press release

Burning Grass Releases More Nitrogen Pollution Than Burning Wood

Where there's smoke, there's fire - but what's in the smoke? A recent air quality study from the University of Colorado Boulder has confirmed earlier laboratory experiments that show that grass and crop fire smoke carries greater amounts of nitrogen-containing volatile organic compounds (NVOCs) than wood fire smoke. Read the full story in EARTH Magazine.

New Geoscience Student Exit Survey Reflects Evolving Opportunities for Recent Graduates

Alexandria, VA - The American Geosciences Institute (AGI) Workforce Program announces the release of its annual Status of Recent Geoscience Graduates report. The report details the results of the 2016 Geoscience Student Exit Survey, documenting trends trends in geoscience coursework, enrollment, student experiences, as well as a recent shift in hiring patterns for new graduates.

An App That Brings Home Your Seismic Hazard

Do you know the earthquake risk in your neighborhood? If not, that information is now available in the palm of your hand. Founded by two former U.S. Geological Survey (USGS) employees, Temblor is a free app that allows people to view interactive seismic hazard maps on their smartphones, tablets or computers. It also teaches U.S. homeowners to factor earthquake and landslide risk into their financial decisions, like where to live and what insurance to buy. The February issue of EARTH Magazine takes a closer a look at Temblor, highlighting the app's recent successes and goals for the future.

Downgrading the Great Dying

It makes for a dramatic narrative: Roughly 252 million years ago, a mass extinction event killed up to 96 percent of marine life, earning an infamous name in the geologic record, "the Great Dying." However, a new study suggests that this cataclysmic event has been overestimated. In the February issue of EARTH Magazine, read how a University of Hawaii paleontologist is improving our understanding of mass extinction events by exploring the effects of natural variability on background extinction levels, revealing a clearer signal in the noise.

Harmful Algal Blooms Find New Habitats in Changing Oceans

In April and May 2015, a bloom of toxic algae spanned more than a thousand miles of Pacific coastline, from Santa Barbara, Calif., to British Columbia. Marine organisms were poisoned throughout the food web, disrupting coastal ecosystems and economies for months. Similar events are expected to become more frequent as the oceans and atmosphere adjust to a warming climate. In the February issue of EARTH Magazine, read how scientists are working to better understand the 2015 Pacific bloom, hoping to apply lessons learned in responding to future events.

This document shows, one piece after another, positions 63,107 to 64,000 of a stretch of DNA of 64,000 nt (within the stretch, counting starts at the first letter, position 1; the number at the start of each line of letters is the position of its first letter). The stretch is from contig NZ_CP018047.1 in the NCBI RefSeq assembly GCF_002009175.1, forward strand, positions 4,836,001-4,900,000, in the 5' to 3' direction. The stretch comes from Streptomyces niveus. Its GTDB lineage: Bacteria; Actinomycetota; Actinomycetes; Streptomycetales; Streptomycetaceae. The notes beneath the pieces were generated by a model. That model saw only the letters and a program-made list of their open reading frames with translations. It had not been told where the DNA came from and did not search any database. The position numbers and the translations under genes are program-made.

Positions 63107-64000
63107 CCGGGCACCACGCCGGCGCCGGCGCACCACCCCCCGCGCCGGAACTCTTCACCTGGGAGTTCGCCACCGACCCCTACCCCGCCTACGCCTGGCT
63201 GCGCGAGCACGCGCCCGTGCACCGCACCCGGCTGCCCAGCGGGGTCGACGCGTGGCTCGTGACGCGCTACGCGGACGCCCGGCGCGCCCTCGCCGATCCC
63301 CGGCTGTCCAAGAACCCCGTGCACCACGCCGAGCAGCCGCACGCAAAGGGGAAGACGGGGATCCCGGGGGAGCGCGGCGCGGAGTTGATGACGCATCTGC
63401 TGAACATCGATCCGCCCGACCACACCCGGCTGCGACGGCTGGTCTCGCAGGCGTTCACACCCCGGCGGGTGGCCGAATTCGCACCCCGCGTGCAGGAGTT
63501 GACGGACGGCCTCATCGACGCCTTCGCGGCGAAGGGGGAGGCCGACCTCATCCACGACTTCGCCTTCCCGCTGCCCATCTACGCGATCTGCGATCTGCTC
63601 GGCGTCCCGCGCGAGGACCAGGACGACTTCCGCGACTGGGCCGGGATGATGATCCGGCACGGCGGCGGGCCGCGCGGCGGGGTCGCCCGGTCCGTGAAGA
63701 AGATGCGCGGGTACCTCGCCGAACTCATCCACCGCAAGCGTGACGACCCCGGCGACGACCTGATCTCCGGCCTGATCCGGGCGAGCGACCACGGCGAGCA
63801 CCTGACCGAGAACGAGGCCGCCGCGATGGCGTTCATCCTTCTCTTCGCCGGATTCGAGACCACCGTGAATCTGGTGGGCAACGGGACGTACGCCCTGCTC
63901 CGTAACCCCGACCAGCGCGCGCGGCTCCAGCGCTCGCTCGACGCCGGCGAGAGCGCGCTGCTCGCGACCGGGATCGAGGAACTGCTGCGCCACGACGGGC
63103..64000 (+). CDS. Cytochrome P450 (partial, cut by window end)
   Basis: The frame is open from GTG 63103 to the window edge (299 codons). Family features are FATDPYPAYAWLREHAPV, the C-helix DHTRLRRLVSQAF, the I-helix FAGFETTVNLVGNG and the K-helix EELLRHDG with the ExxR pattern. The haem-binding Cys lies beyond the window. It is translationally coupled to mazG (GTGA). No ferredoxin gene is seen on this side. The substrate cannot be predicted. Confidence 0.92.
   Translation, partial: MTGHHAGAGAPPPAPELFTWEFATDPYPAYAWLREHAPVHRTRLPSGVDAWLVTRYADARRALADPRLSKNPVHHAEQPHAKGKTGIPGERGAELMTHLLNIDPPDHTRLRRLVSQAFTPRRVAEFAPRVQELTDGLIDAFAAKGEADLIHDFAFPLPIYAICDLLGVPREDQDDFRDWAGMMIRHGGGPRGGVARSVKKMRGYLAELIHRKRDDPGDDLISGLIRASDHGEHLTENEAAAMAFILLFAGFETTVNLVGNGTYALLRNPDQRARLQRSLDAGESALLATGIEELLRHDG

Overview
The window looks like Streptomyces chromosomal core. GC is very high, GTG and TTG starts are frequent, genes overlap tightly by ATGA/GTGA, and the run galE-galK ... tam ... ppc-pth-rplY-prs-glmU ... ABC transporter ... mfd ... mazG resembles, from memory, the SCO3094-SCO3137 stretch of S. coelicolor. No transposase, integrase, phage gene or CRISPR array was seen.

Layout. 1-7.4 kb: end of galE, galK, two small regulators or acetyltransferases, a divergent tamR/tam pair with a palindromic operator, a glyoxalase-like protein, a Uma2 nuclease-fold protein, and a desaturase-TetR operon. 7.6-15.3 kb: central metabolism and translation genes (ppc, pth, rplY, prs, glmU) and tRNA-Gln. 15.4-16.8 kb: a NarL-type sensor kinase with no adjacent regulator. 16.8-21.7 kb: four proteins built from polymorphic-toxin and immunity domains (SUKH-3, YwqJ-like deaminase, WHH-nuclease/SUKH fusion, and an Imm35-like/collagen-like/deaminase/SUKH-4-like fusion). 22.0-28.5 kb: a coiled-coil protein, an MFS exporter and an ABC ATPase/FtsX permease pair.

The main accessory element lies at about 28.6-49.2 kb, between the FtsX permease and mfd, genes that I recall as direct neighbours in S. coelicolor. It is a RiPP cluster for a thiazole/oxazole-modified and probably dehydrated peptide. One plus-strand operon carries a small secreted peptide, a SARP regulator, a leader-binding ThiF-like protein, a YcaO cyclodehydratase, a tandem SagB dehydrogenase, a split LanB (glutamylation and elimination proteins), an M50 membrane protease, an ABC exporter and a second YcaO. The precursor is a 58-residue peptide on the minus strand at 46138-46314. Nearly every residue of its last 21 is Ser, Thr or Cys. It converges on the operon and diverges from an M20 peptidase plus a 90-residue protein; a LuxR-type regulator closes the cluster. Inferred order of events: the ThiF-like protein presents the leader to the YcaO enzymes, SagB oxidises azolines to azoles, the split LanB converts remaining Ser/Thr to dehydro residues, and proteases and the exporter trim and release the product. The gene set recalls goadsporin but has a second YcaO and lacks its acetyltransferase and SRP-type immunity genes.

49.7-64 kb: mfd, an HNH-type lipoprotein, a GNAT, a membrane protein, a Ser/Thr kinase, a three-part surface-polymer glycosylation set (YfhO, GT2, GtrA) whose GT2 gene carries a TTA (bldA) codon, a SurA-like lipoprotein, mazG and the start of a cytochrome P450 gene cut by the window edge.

The First Americans: How and When Were the Americas Populated?

The latest research suggests humans first arrived in the Americas as early as 16,000 years ago, but using which path - along the Pacific coast, through an inland ice-free corridor, or from the East along the Atlantic coast - remains controversial. Archaeologists and geologists are working to try to answer the question of how and when the first Americans arrived. In the January issue of EARTH Magazine, their work is showcased, reexamining the origins of our shared geoheritage in light of new evidence.

Earth Science Week 2017 Theme Announced: 'Earth and Human Activity'

The American Geosciences Institute (AGI) is pleased to announce that the theme of Earth Science Week 2017 is "Earth and Human Activity." This year's event, the 20th annual Earth Science Week celebration, promotes awareness of what geoscience tells us about human interaction with the planet's natural systems and processes.

Slow-moving slides may be triggered by cold temperatures

Slow-moving landslides, while not as dramatic as their faster-moving counterparts, can damage infrastructure and cause headaches for the communities they affect. Slow-moving slides are generally associated with rainfall or snowmelt, but a new study in Japan has shown that some of these slides may occur when a certain kind of clay is exposed to cold temperatures. In the January issue of EARTH Magazine, the link between ground temperature and slow slides is explored, including implications for the science of predicting similar landslides around the world.

Life-saving Diplomacy: The Volcano Disaster Assistance Program at Thirty

On Nov. 13, 1985, the eruption of the Nevado del Ruiz volcano in Colombia killed more than 23,000 people. Geoscientists at the U.S. Geological Survey’s Cascades Volcano Observatory in Vancouver, Wash., moved to action. Having studied the warning signs and responded to the eruption of Mount St. Helens five years earlier, they knew from experience that the Nevado del Ruiz disaster could have been prevented. Their advocacy paved the way for the formation of the Volcano Disaster Assistance Program (VDAP) in 1986. VDAP is the world’s first and only international volcano response team. In the January issue of EARTH Magazine, VDAP’s growth and evolution over 30 years are chronicled, highlighting the team’s past successes and goals for the future.

'Citywide Celebrations' Give Earth Science Week a Local Focus

The American Geosciences Institute (AGI) is pleased to announce city-specific celebrations of its annual geoscience awareness campaign, Earth Science Week, which took place October 9-15, 2016. Major American cities such as Houston, Denver, Washington, D.C., and Richmond, Virginia, served as major centers of public awareness activities.

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